It has been an emotional election season culminating in the surprise victory of Donald Trump as our President elect. Dow futures were initially down 1000 points (over 4%) as the election results rolled in Tuesday evening, to be followed by a slight gain at this morning’s open. Markets are still up slightly as of this writing and will likely by choppy and volatile as uncertainty remains. Almost every national poll showed Clinton cruising to a win heading into election day. My base case was a Clinton win and divided Congress with four years of gridlock to follow. That is not what happened. What we see now is an extremely unpopular Republican President elect and a Republican Congress without a super majority. Trump had minimal support from the Republican party going in to the election which may limit his ability to implement his initiatives.
So our reality is the red bar to the far left of the chart below. Though I am extremely skeptical that we will see the 15.1% average return of the S&P 500 which has been the historical average with a Republican President and Congress. Why? Because markets are driven much more by corporate earnings than which party is in power. Corporate earnings have been improving recently after 5 straight quarters of declines.
Election years are not typically great for markets and we do see that playing out. However, we have historically seen a rally of a few percent after a close election heading into year end. We will have to wait and see if that will hold true this time around.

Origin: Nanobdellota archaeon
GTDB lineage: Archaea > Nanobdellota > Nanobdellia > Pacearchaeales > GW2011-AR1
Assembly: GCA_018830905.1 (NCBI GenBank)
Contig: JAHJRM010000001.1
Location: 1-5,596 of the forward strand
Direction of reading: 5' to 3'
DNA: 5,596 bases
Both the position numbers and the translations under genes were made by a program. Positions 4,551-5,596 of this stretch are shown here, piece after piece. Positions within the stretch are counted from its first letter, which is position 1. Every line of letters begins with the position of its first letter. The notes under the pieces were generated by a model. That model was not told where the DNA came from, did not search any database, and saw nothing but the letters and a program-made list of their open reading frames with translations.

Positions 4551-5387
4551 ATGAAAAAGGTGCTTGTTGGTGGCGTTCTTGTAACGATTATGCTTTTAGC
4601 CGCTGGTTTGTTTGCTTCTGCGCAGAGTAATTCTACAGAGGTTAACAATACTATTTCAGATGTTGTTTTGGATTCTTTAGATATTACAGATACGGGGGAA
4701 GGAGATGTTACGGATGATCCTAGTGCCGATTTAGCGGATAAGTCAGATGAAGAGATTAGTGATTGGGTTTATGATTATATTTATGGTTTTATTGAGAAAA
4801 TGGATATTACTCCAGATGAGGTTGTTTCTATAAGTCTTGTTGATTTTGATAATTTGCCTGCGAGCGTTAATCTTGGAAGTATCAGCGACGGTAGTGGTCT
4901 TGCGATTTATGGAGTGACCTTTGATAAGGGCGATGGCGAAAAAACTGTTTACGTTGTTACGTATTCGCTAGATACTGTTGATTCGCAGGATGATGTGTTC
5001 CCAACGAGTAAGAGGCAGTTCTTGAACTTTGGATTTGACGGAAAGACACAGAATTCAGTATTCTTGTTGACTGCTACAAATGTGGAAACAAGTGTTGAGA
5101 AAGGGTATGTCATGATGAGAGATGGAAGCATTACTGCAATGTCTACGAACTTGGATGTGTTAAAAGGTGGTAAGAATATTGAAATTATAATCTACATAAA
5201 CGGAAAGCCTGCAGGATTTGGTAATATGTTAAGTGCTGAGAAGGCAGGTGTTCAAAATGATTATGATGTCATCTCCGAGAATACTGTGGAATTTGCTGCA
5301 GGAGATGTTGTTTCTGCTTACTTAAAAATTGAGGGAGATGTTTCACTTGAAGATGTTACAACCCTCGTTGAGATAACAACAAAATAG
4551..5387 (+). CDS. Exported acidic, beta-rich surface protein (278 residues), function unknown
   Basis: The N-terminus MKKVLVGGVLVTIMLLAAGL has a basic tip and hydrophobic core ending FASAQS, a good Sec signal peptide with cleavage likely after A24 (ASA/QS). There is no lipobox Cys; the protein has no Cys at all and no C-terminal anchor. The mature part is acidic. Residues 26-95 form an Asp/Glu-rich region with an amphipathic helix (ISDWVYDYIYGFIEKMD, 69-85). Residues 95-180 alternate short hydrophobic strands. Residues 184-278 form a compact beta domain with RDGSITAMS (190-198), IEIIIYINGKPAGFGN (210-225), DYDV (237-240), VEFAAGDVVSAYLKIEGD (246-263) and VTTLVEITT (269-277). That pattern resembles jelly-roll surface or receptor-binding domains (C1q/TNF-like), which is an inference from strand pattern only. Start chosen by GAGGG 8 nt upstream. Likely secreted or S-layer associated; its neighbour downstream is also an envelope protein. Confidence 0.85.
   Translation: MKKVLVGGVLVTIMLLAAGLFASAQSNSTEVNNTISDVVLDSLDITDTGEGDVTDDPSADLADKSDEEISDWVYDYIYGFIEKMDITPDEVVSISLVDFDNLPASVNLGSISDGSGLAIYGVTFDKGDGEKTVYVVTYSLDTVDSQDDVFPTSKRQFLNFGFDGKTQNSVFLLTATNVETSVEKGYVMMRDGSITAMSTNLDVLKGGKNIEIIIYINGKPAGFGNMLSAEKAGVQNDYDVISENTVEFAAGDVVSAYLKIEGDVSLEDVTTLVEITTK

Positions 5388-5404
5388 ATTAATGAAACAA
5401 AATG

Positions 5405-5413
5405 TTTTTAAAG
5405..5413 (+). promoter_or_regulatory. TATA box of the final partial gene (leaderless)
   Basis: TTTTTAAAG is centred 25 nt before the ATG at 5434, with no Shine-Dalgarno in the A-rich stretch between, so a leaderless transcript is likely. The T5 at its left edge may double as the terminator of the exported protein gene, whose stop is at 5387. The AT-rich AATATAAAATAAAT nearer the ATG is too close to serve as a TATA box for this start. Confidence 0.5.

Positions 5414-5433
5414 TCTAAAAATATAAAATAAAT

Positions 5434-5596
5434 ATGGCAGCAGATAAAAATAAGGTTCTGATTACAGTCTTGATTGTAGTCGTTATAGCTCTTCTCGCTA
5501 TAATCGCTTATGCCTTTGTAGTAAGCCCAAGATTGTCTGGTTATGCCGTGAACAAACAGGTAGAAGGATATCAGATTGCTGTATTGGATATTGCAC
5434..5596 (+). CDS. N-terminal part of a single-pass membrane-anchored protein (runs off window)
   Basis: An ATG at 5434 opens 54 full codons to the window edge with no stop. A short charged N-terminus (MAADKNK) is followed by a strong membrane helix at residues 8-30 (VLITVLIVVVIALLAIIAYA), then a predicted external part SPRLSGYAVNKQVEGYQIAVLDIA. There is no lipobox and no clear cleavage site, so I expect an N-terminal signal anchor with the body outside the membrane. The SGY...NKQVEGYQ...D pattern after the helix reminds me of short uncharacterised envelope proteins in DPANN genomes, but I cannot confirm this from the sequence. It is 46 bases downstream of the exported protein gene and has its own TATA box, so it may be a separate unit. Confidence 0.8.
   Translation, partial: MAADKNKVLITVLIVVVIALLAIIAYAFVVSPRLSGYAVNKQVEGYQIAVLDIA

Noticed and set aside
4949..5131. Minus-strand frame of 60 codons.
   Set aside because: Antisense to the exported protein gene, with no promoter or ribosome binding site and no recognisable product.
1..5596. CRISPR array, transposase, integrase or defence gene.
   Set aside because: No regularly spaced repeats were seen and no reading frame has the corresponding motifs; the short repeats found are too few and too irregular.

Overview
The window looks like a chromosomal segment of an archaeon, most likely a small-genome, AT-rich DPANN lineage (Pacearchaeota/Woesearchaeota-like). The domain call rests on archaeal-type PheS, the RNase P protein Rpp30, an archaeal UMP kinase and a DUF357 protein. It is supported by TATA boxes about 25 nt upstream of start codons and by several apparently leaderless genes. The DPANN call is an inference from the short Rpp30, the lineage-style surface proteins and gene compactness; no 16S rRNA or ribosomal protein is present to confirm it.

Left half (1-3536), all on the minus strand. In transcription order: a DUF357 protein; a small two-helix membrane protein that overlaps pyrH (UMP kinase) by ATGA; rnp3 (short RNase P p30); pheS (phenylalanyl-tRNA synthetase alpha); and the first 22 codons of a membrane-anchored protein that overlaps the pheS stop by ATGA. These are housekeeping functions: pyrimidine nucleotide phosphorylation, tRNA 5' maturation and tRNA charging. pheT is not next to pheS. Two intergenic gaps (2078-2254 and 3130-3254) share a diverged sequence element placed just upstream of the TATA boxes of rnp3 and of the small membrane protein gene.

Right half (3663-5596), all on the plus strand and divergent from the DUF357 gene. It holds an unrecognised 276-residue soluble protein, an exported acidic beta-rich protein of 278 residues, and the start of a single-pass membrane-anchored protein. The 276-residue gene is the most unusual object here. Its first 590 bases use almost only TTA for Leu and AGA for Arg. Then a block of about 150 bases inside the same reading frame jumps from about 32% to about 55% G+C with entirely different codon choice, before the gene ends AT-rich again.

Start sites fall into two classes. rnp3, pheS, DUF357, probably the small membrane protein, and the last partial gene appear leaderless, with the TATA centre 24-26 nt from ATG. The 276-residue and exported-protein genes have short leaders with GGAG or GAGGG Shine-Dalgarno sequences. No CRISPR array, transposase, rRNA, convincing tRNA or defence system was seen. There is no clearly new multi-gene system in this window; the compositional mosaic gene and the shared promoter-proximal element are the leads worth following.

History tells us that neither party can claim good or bad market results. Below you see both positive and negative performances under Republican Presidents.
Given the Trump presidency, we may see attempts to repeal the Affordable Care Act, Dodd-Frank, and the Department of Labor’s Fiduciary rule though it is impossible to say if these attempts will be successful. Deregulation and tax cuts, especially for corporations and higher income earners may be a theme. Trump will likely favor cutting corporate taxes and trying to bring back corporate cash from overseas which could both be good for US corporate earnings. However, Trump was very unclear about his policy specifics and he will need to find support from the rest of the Republican party to achieve promised changes. As a result, I believe we will not see enormous policy changes, but we may see policy drift.
As mentioned previously, far more important that who is in the White House and Congress is the US consumer and US businesses. So far, both the consumer and businesses are holding up fine. We have a very healthy employment picture, rising wages, minimal inflation, and low interest rates. We also have finally seen an upturn in corporate earnings for the first time in a year and a half.
Economically speaking, we still have no signs of recession yet. Here is a great chart from Doug Short showing the four indicators used by the NBER to gage whether we are in a recession. While we have seen areas of weakness, especially in industrial production, since the last recession, we continue to make slight progress.
Trying to remove emotion from investing is one of the key roles that a Financial Advisor can play. We saw this with the shocking Brexit result last summer which saw a dramatic drop in stocks followed by a dramatic recovery within days. I can’t claim that I am without emotion with regard to the candidates and the election results. Depending on your views, you may have experienced any or all of the following over the last few hours:
We don’t want these emotions to cloud our investment decisions. Whatever your politics, I think it’s time to remain calm, not panic, stay focused on the long term. For a little levity, here is a chart of the stock market over a REALLY long term. Below is a chart of stocks over the last 500 years including the many shocks along the way. : )
Investors cannot invest directly in indexes. The performance of any index is not indicative of the performance of any investment and does not take into account the effects of inflation and the fees and expenses associated with investing.
All investing involves risk, including the possible loss of principal. There is no assurance that any investment strategy will be successful. Past performance is not an indication or guarantee of future results